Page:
Eight Centuries of Financial Folly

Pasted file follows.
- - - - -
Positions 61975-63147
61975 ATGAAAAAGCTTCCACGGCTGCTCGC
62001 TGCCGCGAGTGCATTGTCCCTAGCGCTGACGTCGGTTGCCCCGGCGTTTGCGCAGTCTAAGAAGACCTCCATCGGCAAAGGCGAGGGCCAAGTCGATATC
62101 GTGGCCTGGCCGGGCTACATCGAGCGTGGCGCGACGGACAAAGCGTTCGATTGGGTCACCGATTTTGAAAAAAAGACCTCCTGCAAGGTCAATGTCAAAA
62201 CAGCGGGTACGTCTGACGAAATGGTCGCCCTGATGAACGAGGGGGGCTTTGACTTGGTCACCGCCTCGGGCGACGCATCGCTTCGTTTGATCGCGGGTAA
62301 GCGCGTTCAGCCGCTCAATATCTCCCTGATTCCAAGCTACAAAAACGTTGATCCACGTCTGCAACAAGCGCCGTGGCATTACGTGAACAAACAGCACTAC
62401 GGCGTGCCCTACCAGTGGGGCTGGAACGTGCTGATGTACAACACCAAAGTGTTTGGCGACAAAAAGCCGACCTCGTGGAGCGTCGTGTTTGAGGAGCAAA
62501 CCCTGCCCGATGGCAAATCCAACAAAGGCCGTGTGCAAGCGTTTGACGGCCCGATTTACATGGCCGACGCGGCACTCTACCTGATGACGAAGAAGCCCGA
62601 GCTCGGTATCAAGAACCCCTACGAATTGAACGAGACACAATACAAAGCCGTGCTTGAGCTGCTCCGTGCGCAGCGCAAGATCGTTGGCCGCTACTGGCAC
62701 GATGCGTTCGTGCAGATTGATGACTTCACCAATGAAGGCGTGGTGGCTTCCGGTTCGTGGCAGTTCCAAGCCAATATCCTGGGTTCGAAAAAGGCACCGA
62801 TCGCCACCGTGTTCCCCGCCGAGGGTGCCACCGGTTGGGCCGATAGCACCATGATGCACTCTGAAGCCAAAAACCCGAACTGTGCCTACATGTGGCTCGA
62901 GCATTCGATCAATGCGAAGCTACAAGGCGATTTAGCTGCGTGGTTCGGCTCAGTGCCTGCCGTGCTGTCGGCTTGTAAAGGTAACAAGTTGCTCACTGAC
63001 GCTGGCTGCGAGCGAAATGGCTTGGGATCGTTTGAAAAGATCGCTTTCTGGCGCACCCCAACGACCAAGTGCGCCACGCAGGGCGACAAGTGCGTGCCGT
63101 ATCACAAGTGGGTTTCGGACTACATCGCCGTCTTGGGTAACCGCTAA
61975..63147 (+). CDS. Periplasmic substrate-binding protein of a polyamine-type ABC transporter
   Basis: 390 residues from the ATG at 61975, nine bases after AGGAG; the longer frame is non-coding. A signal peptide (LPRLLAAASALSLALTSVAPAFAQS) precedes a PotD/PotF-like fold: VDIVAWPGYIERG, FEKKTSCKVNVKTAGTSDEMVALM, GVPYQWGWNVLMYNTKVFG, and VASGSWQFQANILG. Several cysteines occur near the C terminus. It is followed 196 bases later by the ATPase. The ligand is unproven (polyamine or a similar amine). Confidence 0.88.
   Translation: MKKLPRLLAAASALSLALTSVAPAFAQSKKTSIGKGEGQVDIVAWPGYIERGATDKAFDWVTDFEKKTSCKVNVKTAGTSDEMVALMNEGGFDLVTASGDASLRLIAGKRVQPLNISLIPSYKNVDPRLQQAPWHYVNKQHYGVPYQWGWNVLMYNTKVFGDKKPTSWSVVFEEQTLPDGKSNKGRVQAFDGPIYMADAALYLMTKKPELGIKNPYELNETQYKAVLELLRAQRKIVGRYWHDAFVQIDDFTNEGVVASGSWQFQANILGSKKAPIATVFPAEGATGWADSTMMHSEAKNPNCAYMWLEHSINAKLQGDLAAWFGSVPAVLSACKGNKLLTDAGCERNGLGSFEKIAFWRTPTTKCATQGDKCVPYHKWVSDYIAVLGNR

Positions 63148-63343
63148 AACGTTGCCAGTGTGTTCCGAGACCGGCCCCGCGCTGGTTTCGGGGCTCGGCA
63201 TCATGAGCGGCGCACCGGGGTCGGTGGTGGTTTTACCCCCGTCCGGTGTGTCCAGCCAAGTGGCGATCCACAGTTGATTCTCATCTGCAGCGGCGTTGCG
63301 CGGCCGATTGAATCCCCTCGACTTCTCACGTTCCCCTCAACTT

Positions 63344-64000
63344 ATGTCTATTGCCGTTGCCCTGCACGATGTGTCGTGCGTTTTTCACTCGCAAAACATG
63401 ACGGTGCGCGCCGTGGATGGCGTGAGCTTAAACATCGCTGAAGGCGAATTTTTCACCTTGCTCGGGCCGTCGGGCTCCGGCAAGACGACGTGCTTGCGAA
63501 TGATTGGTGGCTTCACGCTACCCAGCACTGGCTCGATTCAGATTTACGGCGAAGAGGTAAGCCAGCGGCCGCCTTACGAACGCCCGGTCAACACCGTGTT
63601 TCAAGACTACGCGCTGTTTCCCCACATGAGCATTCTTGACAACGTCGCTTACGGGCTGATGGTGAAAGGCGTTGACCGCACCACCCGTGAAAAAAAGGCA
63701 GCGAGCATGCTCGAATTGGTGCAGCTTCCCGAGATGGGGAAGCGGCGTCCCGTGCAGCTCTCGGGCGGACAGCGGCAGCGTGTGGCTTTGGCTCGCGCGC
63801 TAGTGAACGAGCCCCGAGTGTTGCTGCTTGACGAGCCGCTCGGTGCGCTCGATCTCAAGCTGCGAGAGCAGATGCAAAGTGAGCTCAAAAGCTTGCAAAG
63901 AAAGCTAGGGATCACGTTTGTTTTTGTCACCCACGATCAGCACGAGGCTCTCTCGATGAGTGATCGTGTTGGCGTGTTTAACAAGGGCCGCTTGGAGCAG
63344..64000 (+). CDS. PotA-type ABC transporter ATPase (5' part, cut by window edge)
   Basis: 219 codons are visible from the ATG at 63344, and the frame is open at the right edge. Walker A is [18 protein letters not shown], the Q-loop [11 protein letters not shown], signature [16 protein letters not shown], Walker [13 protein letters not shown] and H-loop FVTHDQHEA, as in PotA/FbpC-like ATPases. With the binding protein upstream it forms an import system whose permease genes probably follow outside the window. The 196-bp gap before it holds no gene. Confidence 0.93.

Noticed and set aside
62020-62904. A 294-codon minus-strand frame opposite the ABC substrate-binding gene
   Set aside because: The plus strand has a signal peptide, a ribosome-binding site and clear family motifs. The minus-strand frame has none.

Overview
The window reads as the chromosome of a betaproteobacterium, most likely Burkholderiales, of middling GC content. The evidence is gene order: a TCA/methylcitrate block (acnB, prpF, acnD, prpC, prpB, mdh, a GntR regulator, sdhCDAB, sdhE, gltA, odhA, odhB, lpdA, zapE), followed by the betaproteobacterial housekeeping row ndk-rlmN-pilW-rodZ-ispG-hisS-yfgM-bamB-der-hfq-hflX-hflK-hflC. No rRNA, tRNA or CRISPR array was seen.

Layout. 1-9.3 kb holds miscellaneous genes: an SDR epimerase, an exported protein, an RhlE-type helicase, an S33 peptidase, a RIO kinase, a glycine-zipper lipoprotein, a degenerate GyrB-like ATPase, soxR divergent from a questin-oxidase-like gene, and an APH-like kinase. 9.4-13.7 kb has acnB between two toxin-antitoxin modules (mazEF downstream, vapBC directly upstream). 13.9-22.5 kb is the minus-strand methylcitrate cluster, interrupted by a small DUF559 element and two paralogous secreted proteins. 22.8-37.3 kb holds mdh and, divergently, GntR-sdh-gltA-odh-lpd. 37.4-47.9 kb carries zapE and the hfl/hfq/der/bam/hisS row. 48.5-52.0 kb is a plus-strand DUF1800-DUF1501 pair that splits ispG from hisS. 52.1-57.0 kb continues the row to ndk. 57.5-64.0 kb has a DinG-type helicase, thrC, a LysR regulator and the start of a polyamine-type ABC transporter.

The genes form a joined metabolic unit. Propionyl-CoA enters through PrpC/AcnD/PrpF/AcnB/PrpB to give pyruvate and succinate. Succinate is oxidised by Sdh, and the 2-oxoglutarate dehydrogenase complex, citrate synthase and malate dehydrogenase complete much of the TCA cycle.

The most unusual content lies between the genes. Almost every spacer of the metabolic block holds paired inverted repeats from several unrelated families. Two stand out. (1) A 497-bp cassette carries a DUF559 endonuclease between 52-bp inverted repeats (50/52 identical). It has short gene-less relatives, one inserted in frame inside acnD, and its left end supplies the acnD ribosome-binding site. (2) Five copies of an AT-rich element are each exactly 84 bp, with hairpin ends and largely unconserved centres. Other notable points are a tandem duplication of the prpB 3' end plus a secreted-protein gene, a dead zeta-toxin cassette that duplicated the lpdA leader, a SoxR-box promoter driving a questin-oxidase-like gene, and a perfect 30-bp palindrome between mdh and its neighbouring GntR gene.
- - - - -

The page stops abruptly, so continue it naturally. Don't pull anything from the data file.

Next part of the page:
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Winner of the 2011 Gold Medal Arthur Ross Book Award, Council on Foreign Relations Winner of the 2010 Paul A. Samuelson Award, TIAA-CREF One of USA Today's "Year's Best Business Books To Make Sense of Financial Crisis" Listed on Bloomberg.com by James Pressley as one of "our favorite financial-crisis books this year" Shortlisted for the 2010 Spear's Book of the Year Award in Financial History Finalist for the 2011 Estoril Global Issues Distinguished Book Prize Runner-Up for the Book of the Year, The Atlantic Finalist for the 2009 Business Book Award ("Best of the Rest") in Current Interest, 800-CEO-READ One of Library Journal Best Business Books - Economics/U.S. Economy category "Mr. Rogoff, a professor of economics at Harvard University, accurately predicted the eurozone debt crisis and for years has been telling anyone who would listen that China posed the next big threat to the global economy. He is starting to look right, again... 'China is the classic "This time is different" story,' Mr. Rogoff said."--Andrew Ross Sorkin, New York Times "[E]ssential reading ... both for its originality and for the sobering patterns of financial behaviour it reveals."--Economist "Reinhart and Rogoff have compiled an impressive database, which covers eight centuries of government debt defaults from around the world. They have also collected statistics on inflation rates from every country where information is available and on banking crises and international capital flows over the past couple of centuries. This lengthy historical study gives what they call a 'panoramic view' of the unending cycle of boom and bust, showing how claims that 'this time is different' are invariably proven wrong... This Time Is Different doesn't simply explain what went wrong in our most recent crisis. This book also provides a roadmap of how things are likely to pan out in the years to come... This Time Is Different is an important addition to the literature of financial history."--Edward Chancellor, Wall Street Journal "Everyone working on economic policy should own This Time is Different and open it for a bracing blast of sobriety when things seem to be going well."--Greg Ip, Washington Post "[T]he most comprehensive study of financial crises and their aftermath."--Eduardo Porter, New York Times "The authors use copious amounts of data ... to make the compelling case that any well-informed person should have seen the Great Recession coming. The essence of their book is that while financial crises come in different varieties, they are not mysteriously born of undersea earthquakes, but frequently occurring events that can be spotted and even controlled if politicians and regulators know what to look for."--Devin Leonard, New York Times "This Time is Different takes a Sergeant Friday, just-the-facts-ma'am approach: before we start theorizing, let's take a hard look at what history tells us. One side benefit of this approach is that the current book manages to be both extremely useful to professional economists and accessible to the intelligent lay reader. The Reinhart-Rogoff approach has already paid off handsomely in making sense of current events."--Robin Wells and Paul Krugman, New York Review of Books "[A] terrific book."--Andrew Ross Sorkin, New York Times "Among policy experts and economists, This Time is Different: Eight Centuries of Financial Folly ... has become so influential that when somebody says, 'We live in a Reinhart-Rogoff world,' everybody else in the room nods sagely."--Justin Lahart, Wall Street Journal "Professor Rogoff and his longtime collaborator Carmen Reinhart ... know more about the history of financial crises than anyone alive. The pair have just published their broad survey of financial crises, This Time is Different. In an era when most 'analysts' rely on maybe 30 or 40 years' worth of financial histo